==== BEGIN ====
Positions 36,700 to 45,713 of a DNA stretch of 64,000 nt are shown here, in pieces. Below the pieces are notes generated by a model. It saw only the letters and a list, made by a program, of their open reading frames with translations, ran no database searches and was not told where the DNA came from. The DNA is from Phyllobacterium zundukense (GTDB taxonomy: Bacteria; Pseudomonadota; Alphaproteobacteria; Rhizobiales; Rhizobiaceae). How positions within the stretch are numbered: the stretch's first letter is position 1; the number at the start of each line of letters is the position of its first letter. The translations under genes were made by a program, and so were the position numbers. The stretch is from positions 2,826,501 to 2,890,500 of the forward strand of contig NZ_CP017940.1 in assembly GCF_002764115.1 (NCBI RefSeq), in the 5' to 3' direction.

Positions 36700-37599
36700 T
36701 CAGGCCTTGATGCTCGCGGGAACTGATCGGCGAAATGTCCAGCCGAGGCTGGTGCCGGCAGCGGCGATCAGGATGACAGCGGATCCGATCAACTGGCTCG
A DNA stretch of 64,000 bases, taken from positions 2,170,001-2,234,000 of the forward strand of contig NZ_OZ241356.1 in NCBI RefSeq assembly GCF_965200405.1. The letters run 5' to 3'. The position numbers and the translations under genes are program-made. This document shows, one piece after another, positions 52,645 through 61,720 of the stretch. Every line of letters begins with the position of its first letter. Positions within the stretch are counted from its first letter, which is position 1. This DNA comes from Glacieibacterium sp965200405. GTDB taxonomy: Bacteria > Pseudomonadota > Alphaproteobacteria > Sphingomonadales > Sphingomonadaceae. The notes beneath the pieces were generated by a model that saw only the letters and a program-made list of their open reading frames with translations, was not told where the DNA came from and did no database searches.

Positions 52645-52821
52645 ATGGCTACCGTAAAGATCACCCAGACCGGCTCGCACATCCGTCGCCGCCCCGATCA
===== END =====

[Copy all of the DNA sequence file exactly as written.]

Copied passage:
Positions 36,700 to 45,713 of a DNA stretch of 64,000 nt are shown here, in pieces. Below the pieces are notes generated by a model. It saw only the letters and a list, made by a program, of their open reading frames with translations, ran no database searches and was not told where the DNA came from. The DNA is from Phyllobacterium zundukense (GTDB taxonomy: Bacteria; Pseudomonadota; Alphaproteobacteria; Rhizobiales; Rhizobiaceae). How positions within the stretch are numbered: the stretch's first letter is position 1; the number at the start of each line of letters is the position of its first letter. The translations under genes were made by a program, and so were the position numbers. The stretch is from positions 2,826,501 to 2,890,500 of the forward strand of contig NZ_CP017940.1 in assembly GCF_002764115.1 (NCBI RefSeq), in the 5' to 3' direction.

Positions 36700-37599
36700 T
36701 CAGGCCTTGATGCTCGCGGGAACTGATCGGCGAAATGTCCAGCCGAGGCTGGTGCCGGCAGCGGCGATCAGGATGACAGCGGATCCGATCAACTGGCTCG
A DNA stretch of 64,000 bases, taken from positions 2,170,001-2,234,000 of the forward strand of contig NZ_OZ241356.1 in NCBI RefSeq assembly GCF_965200405.1. The letters run 5' to 3'. The position numbers and the translations under genes are program-made. This document shows, one piece after another, positions 52,645 through 61,720 of the stretch. Every line of letters begins with the position of its first letter. Positions within the stretch are counted from its first letter, which is position 1. This DNA comes from Glacieibacterium sp965200405. GTDB taxonomy: Bacteria > Pseudomonadota > Alphaproteobacteria > Sphingomonadales > Sphingomonadaceae. The notes beneath the pieces were generated by a model that saw only the letters and a program-made list of their open reading frames with translations, was not told where the DNA came from and did no database searches.

Positions 52645-52821
52645 ATGGCTACCGTAAAGATCACCCAGACCGGCTCGCACATCCGTCGCCGCCCCGATCA